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To General John J. Pershing
April 6, 1938 Vancouver Barracks, Washington
I won’t bother you with a long letter, merely a note to tell you how delighted we are to learn of the rapid progress of your recovery. It is a tribute to your constitution, the moderation of which you have controlled your diet, and your willpower.
I hear on all sides, and in so many of the letters I receive, of the deep interest of everybody in your welfare. It was one of the most amazing tributes of affectionate concern on the part of the people at large, that I know of; and it should be a great satisfaction to you, and help towards your recovery.
Warren writes me that the wedding will go off according to schedule. I had tried to promote a wedding at Tucson, but could not display much energy as his self-appointed manager, because I was injecting myself into a very personal affair. However, he and I got considerable amusement out of discussions.1
We are having Army Day here today,—a review of the troops for Governor Charles Martin, lunch for sixteen at our house, and 125 representatives of civic organizations in Portland and Vancouver have the noon-day meal with the men. Fortunately the sun is bright, the trees are leafing out or blooming and the post looks quite lovely.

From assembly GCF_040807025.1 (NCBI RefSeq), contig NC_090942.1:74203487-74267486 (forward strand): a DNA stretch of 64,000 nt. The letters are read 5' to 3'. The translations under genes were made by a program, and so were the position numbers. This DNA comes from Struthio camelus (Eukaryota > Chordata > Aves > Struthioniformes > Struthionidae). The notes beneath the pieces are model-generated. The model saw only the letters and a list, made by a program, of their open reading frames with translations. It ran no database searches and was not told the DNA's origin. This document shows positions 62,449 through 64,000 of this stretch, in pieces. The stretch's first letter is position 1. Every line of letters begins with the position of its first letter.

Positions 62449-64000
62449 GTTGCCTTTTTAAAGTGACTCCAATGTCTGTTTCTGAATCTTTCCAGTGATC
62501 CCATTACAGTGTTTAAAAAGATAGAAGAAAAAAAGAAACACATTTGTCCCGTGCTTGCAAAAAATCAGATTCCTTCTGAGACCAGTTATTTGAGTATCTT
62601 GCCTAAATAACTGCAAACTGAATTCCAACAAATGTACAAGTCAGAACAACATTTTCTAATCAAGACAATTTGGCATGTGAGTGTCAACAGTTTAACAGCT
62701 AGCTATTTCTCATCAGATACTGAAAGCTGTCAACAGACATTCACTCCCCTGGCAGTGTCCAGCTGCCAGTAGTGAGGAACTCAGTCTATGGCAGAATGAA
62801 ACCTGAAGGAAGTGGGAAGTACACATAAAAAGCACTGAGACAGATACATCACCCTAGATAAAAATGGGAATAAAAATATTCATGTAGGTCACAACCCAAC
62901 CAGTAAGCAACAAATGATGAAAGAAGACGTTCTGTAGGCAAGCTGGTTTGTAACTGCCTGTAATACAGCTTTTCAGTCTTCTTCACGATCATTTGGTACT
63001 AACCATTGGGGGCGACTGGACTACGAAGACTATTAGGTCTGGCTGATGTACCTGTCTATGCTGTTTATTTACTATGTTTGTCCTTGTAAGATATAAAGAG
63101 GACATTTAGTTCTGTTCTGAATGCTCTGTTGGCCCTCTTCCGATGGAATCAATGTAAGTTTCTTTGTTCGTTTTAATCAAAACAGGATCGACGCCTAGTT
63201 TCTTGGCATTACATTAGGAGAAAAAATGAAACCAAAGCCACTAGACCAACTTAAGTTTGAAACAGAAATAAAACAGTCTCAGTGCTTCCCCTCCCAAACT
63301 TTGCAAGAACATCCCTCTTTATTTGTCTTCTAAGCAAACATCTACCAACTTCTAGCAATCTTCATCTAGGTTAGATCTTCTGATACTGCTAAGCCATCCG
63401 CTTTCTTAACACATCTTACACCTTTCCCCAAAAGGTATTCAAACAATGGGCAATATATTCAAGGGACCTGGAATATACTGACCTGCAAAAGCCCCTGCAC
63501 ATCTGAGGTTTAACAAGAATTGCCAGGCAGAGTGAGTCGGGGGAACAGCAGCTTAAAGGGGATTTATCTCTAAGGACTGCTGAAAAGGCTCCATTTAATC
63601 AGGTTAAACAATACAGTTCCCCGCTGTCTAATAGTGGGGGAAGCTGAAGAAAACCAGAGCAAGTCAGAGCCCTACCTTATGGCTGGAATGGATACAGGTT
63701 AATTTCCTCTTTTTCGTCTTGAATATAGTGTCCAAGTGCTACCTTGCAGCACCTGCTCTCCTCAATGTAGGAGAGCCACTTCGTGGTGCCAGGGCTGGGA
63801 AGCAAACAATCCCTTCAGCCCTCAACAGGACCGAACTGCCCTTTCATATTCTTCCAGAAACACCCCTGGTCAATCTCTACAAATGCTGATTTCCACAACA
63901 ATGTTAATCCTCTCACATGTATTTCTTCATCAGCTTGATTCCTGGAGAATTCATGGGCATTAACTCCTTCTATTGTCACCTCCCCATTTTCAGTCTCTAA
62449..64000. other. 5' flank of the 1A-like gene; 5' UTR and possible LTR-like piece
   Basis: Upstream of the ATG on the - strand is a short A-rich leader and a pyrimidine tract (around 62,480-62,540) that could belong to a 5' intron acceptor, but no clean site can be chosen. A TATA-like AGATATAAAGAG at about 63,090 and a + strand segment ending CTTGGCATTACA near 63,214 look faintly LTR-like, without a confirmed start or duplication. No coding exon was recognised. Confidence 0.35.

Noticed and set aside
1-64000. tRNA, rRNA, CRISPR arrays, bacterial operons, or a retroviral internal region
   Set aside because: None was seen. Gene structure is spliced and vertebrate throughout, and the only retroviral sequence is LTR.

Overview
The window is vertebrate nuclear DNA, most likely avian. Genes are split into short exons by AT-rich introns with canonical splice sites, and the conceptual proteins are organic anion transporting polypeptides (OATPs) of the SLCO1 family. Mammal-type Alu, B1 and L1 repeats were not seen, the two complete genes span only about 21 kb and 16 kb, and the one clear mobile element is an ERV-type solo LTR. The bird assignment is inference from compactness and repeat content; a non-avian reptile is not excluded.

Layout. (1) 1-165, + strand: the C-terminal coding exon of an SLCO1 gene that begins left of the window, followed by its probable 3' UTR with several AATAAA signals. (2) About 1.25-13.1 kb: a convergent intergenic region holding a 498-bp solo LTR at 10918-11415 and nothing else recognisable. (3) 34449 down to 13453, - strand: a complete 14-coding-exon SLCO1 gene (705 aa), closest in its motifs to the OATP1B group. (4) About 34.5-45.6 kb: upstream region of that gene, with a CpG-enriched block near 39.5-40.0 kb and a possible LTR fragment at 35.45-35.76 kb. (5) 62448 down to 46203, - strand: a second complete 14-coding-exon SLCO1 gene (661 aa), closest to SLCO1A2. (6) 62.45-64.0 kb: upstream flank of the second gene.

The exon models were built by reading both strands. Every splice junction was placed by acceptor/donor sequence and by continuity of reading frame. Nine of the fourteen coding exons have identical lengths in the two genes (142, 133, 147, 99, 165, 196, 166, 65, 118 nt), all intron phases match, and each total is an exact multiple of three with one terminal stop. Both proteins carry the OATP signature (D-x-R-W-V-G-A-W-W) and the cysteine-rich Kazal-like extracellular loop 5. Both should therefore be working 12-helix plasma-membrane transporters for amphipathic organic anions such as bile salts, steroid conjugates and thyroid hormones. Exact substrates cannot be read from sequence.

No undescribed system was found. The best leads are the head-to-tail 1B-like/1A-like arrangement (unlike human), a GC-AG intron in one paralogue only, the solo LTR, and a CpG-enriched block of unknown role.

With affectionate regards to you and Miss May,
G. C. Marshall
Document Copy Text Source: John J. Pershing Papers, General Correspondence, Library of Congress, Washington, D.C.
Document Format: Typed letter signed.
1. F. Warren Pershing and Muriel B. Richards were married in New York on April 22, 1938. Warren had written Marshall: “I have just returned yesterday from Tucson and hasten to get off this short note to tell you how much I appreciate your many kindnesses during the past few weeks. I can’t tell you how much both Aunt May and I appreciated your stopping off and I am sure it did a great deal to hasten Father’s recovery. I regret to tell you that your deep laid plot was not pulled off in Tucson, but that it is expected to go off on schedule on the 22nd of April and the Doctor announces that Father is entirely capable of attending the event.” (Warren Pershing to Marshall, March 22, 1938, GCMRL/G. C. Marshall Papers [Vancouver Barracks].) Marshall replied, “I do think that as your manager I could have set you up to a wedding and a preliminary honeymoon that would put it all over anything those New York Socialites can do.” (Marshall to Warren Pershing, March 29, 1938, ibid.)
Recommended Citation: The Papers of George Catlett Marshall, ed. Larry I. Bland and Sharon Ritenour Stevens (Lexington, Va.: The George C. Marshall Foundation, 1981- ). Electronic version based on The Papers of George Catlett Marshall, vol. 1, “The Soldierly Spirit,” December 1880-June 1939 (Baltimore and London: The Johns Hopkins University Press, 1981), pp. 588-589.